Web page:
Land Portal | Securing Land Rights Through Open Data
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30 September 2021
Global

Today, more than 476 million Indigenous Peoples, living in more than 90 countries across the world in seven socio-cultural regions, have developed unique territorial management practices that manage to generate food whilst preserving biodiversity. In a world where food security is becoming increasingly unstable , the way Indigenous Peoples grow and consume food holds answers to the wo

Organizers: 
Land Portal Foundation
Thomson Reuters Foundation
The Tenure Facility
Ford Foundation
9 September 2021
Global

Local and indigenous knowledge refers to the understandings, skills and philosophies developed by societies with long histories of interaction with their natural surroundings. For rural and Indigenous Peoples, local knowledge informs decision-making about fundamental aspects of day-to-day life.

Organizers: 
Land Portal Foundation
The Tenure Facility
Thomson Reuters Foundation
Ford Foundation
The Financial Costs of Mitigating Tenure Risks
22 September 2021

Location

Online
XX
Africa
Global

The webinar Financial Costs of Mitigating Tenure Risks, organized by the Land Portal Foundation, the Overseas Development Institute (ODI), TMP Systems and the UK’s Foreign, Commonwealth & Development Office, will take place on Wednesday, September 22nd, 2021, from 14:30-16:00 CEST (13:30-15:00 BST).

Organizers: 
Land Portal Foundation
Overseas Development Institute
TMP Systems
Foreign, Commonwealth and Development Office

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Countries

Photo by Vix Mora ,2008, Attribution-NonCommercial 2.0 Generic (CC BY-NC 2.0) license

Located in northwest Africa, more than three quarters of Mauritania are desert or semi-desert. Only 0.5% of the country’s land is considered useful for agriculture which equals 502,000 ha. Nonetheless, the rural sector is an important pillar of the Mauritanian economy contributing 17% to the GDP and employing 21% of the working population. 62% of the population depend on agriculture, livestock, and fishing for their livelihoods. The country gained independence from France in 1960. Its colonial past is reflected in its legislation that draws on the French Code.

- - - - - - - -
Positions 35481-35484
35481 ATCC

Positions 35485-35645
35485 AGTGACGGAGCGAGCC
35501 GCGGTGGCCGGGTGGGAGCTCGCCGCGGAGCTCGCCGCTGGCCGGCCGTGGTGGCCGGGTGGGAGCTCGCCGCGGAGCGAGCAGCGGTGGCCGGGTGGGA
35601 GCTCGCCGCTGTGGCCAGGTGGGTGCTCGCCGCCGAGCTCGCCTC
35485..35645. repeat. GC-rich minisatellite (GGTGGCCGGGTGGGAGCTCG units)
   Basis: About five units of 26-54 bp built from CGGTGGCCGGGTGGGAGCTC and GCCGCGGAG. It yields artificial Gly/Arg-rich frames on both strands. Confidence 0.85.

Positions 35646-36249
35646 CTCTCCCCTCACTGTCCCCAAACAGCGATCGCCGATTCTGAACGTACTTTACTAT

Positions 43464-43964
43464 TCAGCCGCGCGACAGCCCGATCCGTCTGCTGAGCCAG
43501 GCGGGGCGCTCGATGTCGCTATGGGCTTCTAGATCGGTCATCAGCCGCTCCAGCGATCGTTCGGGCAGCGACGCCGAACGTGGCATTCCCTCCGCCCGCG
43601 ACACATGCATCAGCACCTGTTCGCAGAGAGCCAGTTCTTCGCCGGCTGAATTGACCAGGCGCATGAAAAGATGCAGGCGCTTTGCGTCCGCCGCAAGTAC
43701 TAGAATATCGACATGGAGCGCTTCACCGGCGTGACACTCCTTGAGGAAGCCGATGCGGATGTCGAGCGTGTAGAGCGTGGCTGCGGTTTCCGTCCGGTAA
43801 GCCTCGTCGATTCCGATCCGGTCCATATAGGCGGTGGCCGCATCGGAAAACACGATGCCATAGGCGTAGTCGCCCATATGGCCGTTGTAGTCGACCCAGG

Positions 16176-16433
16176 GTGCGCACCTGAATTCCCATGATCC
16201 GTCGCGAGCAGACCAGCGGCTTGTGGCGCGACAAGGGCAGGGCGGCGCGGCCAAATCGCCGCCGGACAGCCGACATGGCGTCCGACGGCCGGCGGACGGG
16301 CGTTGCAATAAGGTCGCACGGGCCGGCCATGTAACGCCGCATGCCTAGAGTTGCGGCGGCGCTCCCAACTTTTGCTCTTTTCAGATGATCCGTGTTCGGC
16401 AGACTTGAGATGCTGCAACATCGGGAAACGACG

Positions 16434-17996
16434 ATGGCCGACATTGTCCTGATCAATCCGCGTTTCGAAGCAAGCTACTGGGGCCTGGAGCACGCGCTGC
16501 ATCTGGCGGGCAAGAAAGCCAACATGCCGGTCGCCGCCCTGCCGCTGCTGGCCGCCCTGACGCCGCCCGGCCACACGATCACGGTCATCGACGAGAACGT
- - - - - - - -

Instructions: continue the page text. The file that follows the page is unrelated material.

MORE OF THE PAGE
Rinpung Dzong, photo by LittleMouse, Pixabay Open License

Bhutan is a small landlocked country sandwiched between the two economic powerhouses of India and China. It covers 38,394km2, which is slightly smaller than Switzerland. In 2020, the population stood at 771,612, and even though this figure has tripled since 1960, it is still less than 10% the population of present-day Switzerland. Geographically, the country comprises foothills and high mountainous terrain in the eastern Himalayas. Administratively, it is split into twenty dzongkhag (districts).

Issues

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Conflict is a major cause and, in some cases, result of humanitarian crises. Conflict frequently overlaps with underlying social inequalities, poverty and high levels of vulnerability. Conflicts are direct threats to food security as they cause massive loss of life and therefore loss of workforce (which is particularly important, as agriculture tends to rely heavily on human labour), loss of vital livestock, and loss of land. Conflicts displace millions of people each year, often forcing them to flee with nothing and making them extremely reliant on the communities that offer them shelter and humanitarian aid. This can place unsustainable pressure on hosting communities that often face high levels of food insecurity and struggle to make ends meet.

Learn more about challenges concerning Land Conflicts

With secure land tenure, Indigenous Peoples and local communities can realize human rights, achieve economic growth, protect the environment, and maintain cultural integrity. For centuries, Indigenous Peoples and local communities (IPLCs) have used, managed and depended on collectively-held land for food supplies, cultural and spiritual traditions, and other livelihood needs. Historically governed through customary tenure systems rooted in community norms and practices that often go back centuries, governments often consider such community land as vacant, idle, or state-owned property.  Statutory recognition and protection of indigenous and community land rights continues to be a major challenge.

Learn more about challenges concerning Indigenous & Community Land Rights.

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